A phenotype, or pheno, refers to the physical expression of a cannabis plant’s genetic blueprint; when a female cannabis plant produces seeds, each seed is a phenotype that expresses a unique set of traits from the mother and father plants. Phenotypes occur as the result of the interaction between a plant’s genetic blueprint and the environment in which it is grown.
“The phenotype of these Blue Dream seeds grown under full light is different than the same seeds grown in partial shade.”
What is phenotype?
Phenotype, or the physical expression of a cannabis plant, depends on the genetic code—or genotype—of the plant and the way in which the environment influences the expression of that genetic code.
Genes are not activated simply because an organism has them—they are triggered by the environment. Different environments will activate or inhibit the expression of different genes. Environmental factors such as light, air, water, and nutrient levels can trigger or inhibit the expression of certain genes.
Every aspect of the phenotype of a cannabis plant, including its smell, color, potency, resin production, height, etc., is therefore the product of the plant’s genotype and the environment in which it grows.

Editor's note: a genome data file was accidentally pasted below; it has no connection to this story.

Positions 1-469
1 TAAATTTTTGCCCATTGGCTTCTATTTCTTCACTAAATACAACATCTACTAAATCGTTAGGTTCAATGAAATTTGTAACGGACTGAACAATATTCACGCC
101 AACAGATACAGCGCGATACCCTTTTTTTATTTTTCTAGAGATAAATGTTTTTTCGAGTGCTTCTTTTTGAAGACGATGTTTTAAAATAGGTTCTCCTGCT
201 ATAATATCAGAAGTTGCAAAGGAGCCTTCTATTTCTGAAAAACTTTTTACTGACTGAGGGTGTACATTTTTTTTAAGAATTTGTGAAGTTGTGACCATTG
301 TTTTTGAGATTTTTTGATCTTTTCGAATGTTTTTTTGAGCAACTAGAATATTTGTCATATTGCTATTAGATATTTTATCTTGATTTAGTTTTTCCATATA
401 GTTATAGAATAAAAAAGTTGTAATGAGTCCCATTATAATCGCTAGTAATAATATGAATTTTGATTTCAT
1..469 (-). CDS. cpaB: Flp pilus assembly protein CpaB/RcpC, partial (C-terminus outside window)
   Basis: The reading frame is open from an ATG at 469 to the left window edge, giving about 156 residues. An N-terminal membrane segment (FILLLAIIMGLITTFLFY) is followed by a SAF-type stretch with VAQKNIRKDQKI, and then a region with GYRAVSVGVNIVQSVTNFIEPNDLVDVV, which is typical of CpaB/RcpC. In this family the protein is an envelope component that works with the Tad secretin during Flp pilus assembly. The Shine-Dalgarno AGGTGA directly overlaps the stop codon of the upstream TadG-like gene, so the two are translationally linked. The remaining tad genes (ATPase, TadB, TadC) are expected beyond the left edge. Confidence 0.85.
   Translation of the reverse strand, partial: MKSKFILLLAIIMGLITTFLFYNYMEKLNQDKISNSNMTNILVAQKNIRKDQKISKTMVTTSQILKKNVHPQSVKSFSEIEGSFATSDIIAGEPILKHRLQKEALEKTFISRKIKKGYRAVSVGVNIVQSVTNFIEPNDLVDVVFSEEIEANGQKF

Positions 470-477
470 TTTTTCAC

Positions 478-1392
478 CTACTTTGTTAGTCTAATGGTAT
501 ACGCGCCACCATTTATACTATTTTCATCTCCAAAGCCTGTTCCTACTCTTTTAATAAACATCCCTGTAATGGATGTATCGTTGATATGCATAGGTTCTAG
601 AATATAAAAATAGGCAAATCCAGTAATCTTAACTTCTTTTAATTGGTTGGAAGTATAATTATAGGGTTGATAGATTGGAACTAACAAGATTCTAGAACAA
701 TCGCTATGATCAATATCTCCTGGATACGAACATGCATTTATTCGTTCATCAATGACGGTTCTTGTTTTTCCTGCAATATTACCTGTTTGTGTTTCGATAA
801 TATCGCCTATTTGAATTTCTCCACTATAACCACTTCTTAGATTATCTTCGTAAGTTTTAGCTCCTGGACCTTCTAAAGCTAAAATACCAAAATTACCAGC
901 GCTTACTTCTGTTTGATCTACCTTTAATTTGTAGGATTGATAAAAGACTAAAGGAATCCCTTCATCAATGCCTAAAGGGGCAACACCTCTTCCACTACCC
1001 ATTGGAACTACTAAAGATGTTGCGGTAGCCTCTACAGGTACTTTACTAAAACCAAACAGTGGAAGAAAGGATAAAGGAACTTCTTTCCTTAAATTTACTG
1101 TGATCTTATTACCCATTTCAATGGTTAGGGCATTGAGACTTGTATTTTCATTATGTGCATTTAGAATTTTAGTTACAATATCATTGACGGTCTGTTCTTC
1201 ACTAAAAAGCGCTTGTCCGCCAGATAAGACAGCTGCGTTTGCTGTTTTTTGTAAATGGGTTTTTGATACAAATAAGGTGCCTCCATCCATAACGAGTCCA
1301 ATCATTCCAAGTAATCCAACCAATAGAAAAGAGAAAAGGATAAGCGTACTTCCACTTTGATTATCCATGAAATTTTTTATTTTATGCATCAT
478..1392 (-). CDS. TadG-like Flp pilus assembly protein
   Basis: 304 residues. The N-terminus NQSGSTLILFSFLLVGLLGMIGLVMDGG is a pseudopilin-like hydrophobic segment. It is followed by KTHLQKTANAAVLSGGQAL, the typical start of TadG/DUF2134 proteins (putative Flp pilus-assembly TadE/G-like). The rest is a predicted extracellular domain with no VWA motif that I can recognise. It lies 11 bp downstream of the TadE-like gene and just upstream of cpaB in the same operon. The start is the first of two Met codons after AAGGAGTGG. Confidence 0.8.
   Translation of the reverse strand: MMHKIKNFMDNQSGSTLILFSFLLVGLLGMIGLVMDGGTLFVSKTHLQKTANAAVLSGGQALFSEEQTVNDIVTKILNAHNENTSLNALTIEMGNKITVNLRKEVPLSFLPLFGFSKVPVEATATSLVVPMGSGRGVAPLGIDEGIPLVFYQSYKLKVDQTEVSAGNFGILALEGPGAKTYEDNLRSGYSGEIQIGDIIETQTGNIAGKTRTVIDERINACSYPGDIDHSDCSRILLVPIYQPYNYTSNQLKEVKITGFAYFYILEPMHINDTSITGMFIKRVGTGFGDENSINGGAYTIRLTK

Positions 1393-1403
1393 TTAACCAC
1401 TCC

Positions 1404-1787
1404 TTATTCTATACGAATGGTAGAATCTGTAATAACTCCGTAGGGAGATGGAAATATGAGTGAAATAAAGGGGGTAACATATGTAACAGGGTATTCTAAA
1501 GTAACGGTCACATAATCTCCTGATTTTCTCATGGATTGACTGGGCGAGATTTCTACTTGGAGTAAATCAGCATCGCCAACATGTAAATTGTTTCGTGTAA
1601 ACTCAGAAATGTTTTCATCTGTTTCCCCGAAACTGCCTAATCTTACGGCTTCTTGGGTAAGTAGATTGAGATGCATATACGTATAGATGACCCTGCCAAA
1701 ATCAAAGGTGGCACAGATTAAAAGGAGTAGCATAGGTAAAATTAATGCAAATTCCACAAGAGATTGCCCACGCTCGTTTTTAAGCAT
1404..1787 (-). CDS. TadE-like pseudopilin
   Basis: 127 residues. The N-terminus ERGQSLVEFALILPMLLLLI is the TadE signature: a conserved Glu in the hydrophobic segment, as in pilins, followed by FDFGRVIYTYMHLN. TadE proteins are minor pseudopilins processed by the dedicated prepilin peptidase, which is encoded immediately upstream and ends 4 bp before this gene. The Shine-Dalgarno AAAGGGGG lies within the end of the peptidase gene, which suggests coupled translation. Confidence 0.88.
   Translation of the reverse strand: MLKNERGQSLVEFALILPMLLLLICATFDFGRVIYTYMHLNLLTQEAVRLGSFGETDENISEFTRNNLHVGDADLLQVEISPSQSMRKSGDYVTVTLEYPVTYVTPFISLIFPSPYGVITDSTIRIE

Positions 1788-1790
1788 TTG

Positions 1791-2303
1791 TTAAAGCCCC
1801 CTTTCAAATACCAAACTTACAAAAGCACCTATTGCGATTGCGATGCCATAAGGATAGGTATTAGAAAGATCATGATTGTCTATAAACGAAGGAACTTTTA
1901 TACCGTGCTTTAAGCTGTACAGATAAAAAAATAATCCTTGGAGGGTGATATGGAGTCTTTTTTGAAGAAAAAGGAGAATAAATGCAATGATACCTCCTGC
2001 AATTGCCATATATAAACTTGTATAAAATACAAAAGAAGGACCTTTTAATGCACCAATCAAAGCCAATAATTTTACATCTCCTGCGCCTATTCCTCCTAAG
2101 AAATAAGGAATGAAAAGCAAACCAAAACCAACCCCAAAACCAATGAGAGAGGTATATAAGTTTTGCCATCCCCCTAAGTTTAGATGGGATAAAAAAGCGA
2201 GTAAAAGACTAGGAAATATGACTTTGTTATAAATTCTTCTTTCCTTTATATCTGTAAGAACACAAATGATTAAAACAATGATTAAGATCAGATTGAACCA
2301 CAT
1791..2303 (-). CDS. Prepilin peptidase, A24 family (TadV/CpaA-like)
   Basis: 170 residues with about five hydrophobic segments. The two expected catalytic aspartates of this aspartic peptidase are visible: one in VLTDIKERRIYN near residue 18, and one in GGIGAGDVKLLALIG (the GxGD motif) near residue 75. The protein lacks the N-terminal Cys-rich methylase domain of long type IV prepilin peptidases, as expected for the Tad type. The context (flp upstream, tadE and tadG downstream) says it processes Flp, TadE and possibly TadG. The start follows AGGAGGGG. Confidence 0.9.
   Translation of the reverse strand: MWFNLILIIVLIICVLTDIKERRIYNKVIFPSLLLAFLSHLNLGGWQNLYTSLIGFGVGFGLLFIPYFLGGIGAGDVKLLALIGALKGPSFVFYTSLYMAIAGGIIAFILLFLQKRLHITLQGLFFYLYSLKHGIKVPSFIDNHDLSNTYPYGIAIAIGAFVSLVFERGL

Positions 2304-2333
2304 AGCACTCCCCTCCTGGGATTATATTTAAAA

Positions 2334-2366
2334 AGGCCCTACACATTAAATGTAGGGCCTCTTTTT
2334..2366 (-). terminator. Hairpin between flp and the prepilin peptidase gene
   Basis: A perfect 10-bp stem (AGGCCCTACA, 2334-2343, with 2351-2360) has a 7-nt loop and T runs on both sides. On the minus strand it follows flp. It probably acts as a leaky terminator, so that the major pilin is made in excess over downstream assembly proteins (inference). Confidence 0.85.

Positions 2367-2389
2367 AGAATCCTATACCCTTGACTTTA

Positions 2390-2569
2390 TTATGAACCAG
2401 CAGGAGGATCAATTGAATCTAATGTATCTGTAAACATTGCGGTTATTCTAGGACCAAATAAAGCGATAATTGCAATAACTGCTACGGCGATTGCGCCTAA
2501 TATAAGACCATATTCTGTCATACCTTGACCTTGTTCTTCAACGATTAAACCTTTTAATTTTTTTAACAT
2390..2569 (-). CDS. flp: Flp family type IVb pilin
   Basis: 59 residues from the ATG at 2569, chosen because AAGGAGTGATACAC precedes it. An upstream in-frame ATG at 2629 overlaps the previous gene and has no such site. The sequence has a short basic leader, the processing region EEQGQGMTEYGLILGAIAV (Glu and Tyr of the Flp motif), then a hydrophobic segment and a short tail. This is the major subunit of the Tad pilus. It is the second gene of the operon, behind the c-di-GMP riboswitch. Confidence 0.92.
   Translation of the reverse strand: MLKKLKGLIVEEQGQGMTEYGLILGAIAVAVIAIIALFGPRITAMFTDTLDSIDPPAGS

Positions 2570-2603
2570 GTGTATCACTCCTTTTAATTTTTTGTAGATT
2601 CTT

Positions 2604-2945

Plants that are genetically identical can end up with very different phenotypes due to the environmental conditions they are exposed to. For example, seeds of a specific strain will typically grow differently indoors compared to outdoors. The physical differences that result as a consequence of exposure to distinct environmental conditions is called phenotypic plasticity.
How is phenotype used?
Growers use cannabis phenotypes as a way to select for the best expression of physical characteristics in a particular strain: After growing multiple seeds of a strain, growers will choose the one—the phenotype—that is the best in terms of yields, potency, color, flavor, bud density, and other valued features. Clones can then be made of that phenotype for mass production.